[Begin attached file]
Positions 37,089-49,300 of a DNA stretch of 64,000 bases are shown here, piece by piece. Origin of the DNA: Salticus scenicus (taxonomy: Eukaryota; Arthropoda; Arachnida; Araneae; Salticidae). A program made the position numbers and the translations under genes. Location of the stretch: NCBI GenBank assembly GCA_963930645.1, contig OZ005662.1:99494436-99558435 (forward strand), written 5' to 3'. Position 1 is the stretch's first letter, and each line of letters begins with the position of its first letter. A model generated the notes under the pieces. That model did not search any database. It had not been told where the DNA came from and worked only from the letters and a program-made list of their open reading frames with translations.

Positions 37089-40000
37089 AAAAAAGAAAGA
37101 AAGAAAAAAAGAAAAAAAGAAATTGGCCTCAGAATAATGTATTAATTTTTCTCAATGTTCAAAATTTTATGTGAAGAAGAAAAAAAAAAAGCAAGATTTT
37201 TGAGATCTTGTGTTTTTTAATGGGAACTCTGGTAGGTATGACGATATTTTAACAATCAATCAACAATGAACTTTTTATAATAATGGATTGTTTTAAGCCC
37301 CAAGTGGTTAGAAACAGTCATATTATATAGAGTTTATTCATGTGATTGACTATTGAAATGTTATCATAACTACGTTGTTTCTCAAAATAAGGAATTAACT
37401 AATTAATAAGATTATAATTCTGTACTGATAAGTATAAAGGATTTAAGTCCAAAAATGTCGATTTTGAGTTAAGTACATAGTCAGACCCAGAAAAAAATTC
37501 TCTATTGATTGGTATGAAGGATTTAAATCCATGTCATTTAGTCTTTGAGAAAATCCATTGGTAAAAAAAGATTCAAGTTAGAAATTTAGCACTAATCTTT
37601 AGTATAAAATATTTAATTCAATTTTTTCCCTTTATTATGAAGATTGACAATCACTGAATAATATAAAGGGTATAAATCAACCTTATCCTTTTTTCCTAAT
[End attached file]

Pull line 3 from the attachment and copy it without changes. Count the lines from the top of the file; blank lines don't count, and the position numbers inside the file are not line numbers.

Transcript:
37089 AAAAAAGAAAGA